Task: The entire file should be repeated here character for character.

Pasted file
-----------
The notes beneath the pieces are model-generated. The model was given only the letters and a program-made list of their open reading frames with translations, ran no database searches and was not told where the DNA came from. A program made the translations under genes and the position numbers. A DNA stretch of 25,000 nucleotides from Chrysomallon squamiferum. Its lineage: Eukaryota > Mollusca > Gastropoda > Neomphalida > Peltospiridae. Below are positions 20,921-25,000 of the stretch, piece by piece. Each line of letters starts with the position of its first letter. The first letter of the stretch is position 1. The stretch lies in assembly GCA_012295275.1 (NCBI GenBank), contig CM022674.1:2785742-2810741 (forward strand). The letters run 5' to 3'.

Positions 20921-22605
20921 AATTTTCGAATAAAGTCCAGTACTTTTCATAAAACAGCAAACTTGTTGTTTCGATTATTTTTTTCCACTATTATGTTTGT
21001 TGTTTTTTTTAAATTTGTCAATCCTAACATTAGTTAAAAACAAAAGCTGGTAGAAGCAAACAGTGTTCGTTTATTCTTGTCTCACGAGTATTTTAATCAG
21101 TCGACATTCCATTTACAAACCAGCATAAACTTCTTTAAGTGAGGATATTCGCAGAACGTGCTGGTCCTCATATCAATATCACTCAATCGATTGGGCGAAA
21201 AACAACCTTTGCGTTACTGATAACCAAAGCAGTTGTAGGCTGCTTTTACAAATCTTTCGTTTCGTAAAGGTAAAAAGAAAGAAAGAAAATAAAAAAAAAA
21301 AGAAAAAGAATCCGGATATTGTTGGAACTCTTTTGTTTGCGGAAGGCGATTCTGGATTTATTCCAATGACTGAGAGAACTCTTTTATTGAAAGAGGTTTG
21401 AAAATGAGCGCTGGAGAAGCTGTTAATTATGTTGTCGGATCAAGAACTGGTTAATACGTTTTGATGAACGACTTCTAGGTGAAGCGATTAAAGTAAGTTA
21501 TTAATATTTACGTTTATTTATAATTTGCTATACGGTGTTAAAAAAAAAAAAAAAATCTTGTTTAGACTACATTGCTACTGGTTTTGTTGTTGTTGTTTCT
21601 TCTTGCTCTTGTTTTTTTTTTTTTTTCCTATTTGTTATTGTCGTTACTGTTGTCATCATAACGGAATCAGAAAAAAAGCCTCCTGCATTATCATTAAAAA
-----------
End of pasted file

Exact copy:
The notes beneath the pieces are model-generated. The model was given only the letters and a program-made list of their open reading frames with translations, ran no database searches and was not told where the DNA came from. A program made the translations under genes and the position numbers. A DNA stretch of 25,000 nucleotides from Chrysomallon squamiferum. Its lineage: Eukaryota > Mollusca > Gastropoda > Neomphalida > Peltospiridae. Below are positions 20,921-25,000 of the stretch, piece by piece. Each line of letters starts with the position of its first letter. The first letter of the stretch is position 1. The stretch lies in assembly GCA_012295275.1 (NCBI GenBank), contig CM022674.1:2785742-2810741 (forward strand). The letters run 5' to 3'.

Positions 20921-22605
20921 AATTTTCGAATAAAGTCCAGTACTTTTCATAAAACAGCAAACTTGTTGTTTCGATTATTTTTTTCCACTATTATGTTTGT
21001 TGTTTTTTTTAAATTTGTCAATCCTAACATTAGTTAAAAACAAAAGCTGGTAGAAGCAAACAGTGTTCGTTTATTCTTGTCTCACGAGTATTTTAATCAG
21101 TCGACATTCCATTTACAAACCAGCATAAACTTCTTTAAGTGAGGATATTCGCAGAACGTGCTGGTCCTCATATCAATATCACTCAATCGATTGGGCGAAA
21201 AACAACCTTTGCGTTACTGATAACCAAAGCAGTTGTAGGCTGCTTTTACAAATCTTTCGTTTCGTAAAGGTAAAAAGAAAGAAAGAAAATAAAAAAAAAA
21301 AGAAAAAGAATCCGGATATTGTTGGAACTCTTTTGTTTGCGGAAGGCGATTCTGGATTTATTCCAATGACTGAGAGAACTCTTTTATTGAAAGAGGTTTG
21401 AAAATGAGCGCTGGAGAAGCTGTTAATTATGTTGTCGGATCAAGAACTGGTTAATACGTTTTGATGAACGACTTCTAGGTGAAGCGATTAAAGTAAGTTA
21501 TTAATATTTACGTTTATTTATAATTTGCTATACGGTGTTAAAAAAAAAAAAAAAATCTTGTTTAGACTACATTGCTACTGGTTTTGTTGTTGTTGTTTCT
21601 TCTTGCTCTTGTTTTTTTTTTTTTTTCCTATTTGTTATTGTCGTTACTGTTGTCATCATAACGGAATCAGAAAAAAAGCCTCCTGCATTATCATTAAAAA